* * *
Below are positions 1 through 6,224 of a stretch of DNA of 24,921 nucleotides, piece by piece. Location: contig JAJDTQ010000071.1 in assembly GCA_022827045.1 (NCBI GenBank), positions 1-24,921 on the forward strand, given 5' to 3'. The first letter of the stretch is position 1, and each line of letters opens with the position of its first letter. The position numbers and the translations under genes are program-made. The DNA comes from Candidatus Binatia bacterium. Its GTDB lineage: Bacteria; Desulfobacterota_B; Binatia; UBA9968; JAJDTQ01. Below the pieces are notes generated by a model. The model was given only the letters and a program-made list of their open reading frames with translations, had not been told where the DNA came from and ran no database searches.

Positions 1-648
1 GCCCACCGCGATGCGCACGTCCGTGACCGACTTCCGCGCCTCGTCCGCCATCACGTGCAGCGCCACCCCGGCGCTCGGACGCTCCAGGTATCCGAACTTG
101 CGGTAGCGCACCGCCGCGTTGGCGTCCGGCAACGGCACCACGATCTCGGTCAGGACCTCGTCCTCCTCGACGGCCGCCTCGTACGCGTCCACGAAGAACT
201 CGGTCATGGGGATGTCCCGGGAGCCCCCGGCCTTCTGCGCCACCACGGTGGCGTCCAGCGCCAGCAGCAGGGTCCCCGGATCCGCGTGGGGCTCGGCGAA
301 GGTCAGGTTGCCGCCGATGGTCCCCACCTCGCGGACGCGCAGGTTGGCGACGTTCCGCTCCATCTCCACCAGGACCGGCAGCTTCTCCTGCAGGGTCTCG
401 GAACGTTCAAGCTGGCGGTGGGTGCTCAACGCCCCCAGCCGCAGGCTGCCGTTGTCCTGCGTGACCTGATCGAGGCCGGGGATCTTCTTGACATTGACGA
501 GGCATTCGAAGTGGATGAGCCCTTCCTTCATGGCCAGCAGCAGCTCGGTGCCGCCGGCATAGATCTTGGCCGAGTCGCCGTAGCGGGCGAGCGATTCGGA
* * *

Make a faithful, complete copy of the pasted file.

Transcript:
Below are positions 1 through 6,224 of a stretch of DNA of 24,921 nucleotides, piece by piece. Location: contig JAJDTQ010000071.1 in assembly GCA_022827045.1 (NCBI GenBank), positions 1-24,921 on the forward strand, given 5' to 3'. The first letter of the stretch is position 1, and each line of letters opens with the position of its first letter. The position numbers and the translations under genes are program-made. The DNA comes from Candidatus Binatia bacterium. Its GTDB lineage: Bacteria; Desulfobacterota_B; Binatia; UBA9968; JAJDTQ01. Below the pieces are notes generated by a model. The model was given only the letters and a program-made list of their open reading frames with translations, had not been told where the DNA came from and ran no database searches.

Positions 1-648
1 GCCCACCGCGATGCGCACGTCCGTGACCGACTTCCGCGCCTCGTCCGCCATCACGTGCAGCGCCACCCCGGCGCTCGGACGCTCCAGGTATCCGAACTTG
101 CGGTAGCGCACCGCCGCGTTGGCGTCCGGCAACGGCACCACGATCTCGGTCAGGACCTCGTCCTCCTCGACGGCCGCCTCGTACGCGTCCACGAAGAACT
201 CGGTCATGGGGATGTCCCGGGAGCCCCCGGCCTTCTGCGCCACCACGGTGGCGTCCAGCGCCAGCAGCAGGGTCCCCGGATCCGCGTGGGGCTCGGCGAA
301 GGTCAGGTTGCCGCCGATGGTCCCCACCTCGCGGACGCGCAGGTTGGCGACGTTCCGCTCCATCTCCACCAGGACCGGCAGCTTCTCCTGCAGGGTCTCG
401 GAACGTTCAAGCTGGCGGTGGGTGCTCAACGCCCCCAGCCGCAGGCTGCCGTTGTCCTGCGTGACCTGATCGAGGCCGGGGATCTTCTTGACATTGACGA
501 GGCATTCGAAGTGGATGAGCCCTTCCTTCATGGCCAGCAGCAGCTCGGTGCCGCCGGCATAGATCTTGGCCGAGTCGCCGTAGCGGGCGAGCGATTCGGA